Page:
The Turbulent History Of The Palace Of Fine Arts, California

Soraya Renteria

On February 20, 1915 the city of San Francisco buzzed with excitement as crowds from all around the world poured it into the Panama-Pacific International Exposition. The Exposition followed in the tradition of extravagant world’s fairs. A temporary yet sumptuous mini-city celebrating the completion of the Panama Canal and the splendor of San Francisco was built on the outskirts of the city, in what is now the city’s Marina District. Rising majestically at the westernmost edge of the Fair was the Palace of Fine Arts.
As was the case for all of the fair’s buildings, the Palace of Fine Arts was designed to last only through the duration of the fair. Yet there was something magical about this structure that captured the hearts of San Franciscans and the world. Today, the Palace is the last remaining building from this grand exhibition.

The Palace of Fine Arts was designed by Bernard Maybeck, a well-known California architect. Inspired by a Piranesi engraving, Maybeck designed the Palace to resemble a Roman ruin. Maybeck wished the Palace to show ‘the mortality of grandeur and the vanity of human wishes.’ The result was a fanciful building which mixed Greek and Roman elements. The focal point of the Palace was its central rotunda, modeled after a Roman temple. Inside this rotunda, sculptures and decorative motifs celebrated the history of art. On the underside of the central dome was a mural by Robert Reed, which showed the conception and birth of art. From this central rotunda, two columned walkways extended out forming a frame around the central pond. Behind this decorative structure stood the vast exhibition hall which housed an art exhibit during the fair. The entire structure of Palace blended art, architecture, and the natural world, thus creating a magical experience for visitors.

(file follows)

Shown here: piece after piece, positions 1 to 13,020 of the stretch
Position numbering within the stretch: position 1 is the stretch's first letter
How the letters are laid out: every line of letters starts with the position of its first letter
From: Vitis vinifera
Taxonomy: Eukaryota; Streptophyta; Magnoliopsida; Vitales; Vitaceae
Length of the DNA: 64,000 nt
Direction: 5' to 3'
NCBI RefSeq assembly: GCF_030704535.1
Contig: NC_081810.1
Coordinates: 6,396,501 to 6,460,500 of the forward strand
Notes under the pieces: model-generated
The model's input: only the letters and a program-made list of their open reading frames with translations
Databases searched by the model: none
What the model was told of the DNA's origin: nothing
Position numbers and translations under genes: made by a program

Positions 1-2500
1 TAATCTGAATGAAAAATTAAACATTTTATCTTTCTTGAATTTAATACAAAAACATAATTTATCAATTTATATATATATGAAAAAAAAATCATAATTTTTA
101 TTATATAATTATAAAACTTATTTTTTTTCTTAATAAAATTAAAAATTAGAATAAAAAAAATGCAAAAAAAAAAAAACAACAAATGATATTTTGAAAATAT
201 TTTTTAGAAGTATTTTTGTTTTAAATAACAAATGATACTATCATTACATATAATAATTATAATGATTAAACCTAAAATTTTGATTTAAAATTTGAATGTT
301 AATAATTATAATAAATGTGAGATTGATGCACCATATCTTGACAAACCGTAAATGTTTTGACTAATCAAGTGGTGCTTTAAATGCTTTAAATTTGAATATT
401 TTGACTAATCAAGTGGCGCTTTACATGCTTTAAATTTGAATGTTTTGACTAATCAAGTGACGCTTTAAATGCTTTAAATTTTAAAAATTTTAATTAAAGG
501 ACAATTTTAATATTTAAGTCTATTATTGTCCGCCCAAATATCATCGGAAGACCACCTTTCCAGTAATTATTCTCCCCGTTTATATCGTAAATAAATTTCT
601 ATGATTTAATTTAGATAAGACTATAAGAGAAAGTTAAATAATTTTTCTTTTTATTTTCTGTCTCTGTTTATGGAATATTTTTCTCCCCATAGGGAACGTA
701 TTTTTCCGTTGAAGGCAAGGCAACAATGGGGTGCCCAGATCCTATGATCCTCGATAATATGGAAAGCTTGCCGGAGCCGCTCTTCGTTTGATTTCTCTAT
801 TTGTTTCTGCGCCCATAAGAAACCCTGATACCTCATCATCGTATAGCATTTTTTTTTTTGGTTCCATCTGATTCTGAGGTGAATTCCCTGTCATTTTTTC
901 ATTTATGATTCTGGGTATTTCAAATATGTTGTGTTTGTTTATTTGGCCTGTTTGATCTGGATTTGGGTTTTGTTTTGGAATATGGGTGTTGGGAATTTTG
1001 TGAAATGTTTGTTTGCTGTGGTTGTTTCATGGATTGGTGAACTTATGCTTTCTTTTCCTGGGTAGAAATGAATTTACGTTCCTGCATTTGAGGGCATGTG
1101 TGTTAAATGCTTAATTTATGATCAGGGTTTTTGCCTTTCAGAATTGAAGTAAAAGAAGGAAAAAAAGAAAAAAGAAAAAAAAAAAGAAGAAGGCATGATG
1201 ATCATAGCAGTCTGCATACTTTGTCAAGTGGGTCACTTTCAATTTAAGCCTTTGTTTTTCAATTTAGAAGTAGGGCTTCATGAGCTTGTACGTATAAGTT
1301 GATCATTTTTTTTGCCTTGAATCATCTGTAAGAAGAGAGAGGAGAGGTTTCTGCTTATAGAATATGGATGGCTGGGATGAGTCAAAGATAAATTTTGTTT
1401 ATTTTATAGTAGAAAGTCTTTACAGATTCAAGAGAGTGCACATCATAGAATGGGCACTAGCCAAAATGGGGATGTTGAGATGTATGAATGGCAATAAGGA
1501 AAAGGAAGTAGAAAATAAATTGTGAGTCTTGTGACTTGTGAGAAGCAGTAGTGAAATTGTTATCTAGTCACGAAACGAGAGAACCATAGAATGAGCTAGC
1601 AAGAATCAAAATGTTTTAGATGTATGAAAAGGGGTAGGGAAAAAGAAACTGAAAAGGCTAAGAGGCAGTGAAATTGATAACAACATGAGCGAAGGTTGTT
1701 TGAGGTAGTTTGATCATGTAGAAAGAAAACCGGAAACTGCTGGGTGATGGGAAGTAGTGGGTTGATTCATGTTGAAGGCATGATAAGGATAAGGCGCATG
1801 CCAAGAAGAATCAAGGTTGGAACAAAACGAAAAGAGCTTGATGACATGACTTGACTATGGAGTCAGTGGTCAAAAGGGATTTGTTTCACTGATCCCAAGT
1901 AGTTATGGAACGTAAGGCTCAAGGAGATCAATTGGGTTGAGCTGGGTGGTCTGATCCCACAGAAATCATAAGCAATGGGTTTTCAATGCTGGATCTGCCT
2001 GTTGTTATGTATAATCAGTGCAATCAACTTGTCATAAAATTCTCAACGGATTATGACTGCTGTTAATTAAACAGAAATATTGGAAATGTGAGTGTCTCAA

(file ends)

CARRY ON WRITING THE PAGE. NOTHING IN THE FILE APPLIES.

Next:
In 1916, as the Panama-Pacific Exhibition drew to a close and the rest of the temporary structures were destroyed, the Palace remained standing due to popular demand. Philanthropist Phoebe Apperson Hearst funded the Palace Conservation League in order to conserve the Palace. The Palace’s exhibit hall continued to function as an art exhibit hall for several years. From 1934 to 1940, the hall housed 18 indoor tennis courts. During the Great Depression, WPA artists were commissioned to replace Robert Reed’s murals on the underside of the dome. From 1947 to 1958, the Palace’s exhibit hall was used as the San Francisco Fire Department’s headquarters, a warehouse, and even a phone distribution center.

However, the building was not meant to last more than a couple of months. Thus by the 1950s, the Palace began to crumble and became overgrown by its once manicured gardens. Maybeck’s vision of a Roman ruin had come to fruition. In 1958, the renovation of the Palace was approved by the California State legislature, and in 1965 the old structure was demolished and the Palace rebuilt. The building that we see today is this second structure. In 1969, the Exploratorium moved into the Palace where it remained until 2013, when the museum moved to its new location at Pier 15 in the Embarcadero. Today, the Palace of Fine Arts remains a bucolic oasis amidst the busy city where visitors can enjoy the beauty of nature and San Francisco’s history.

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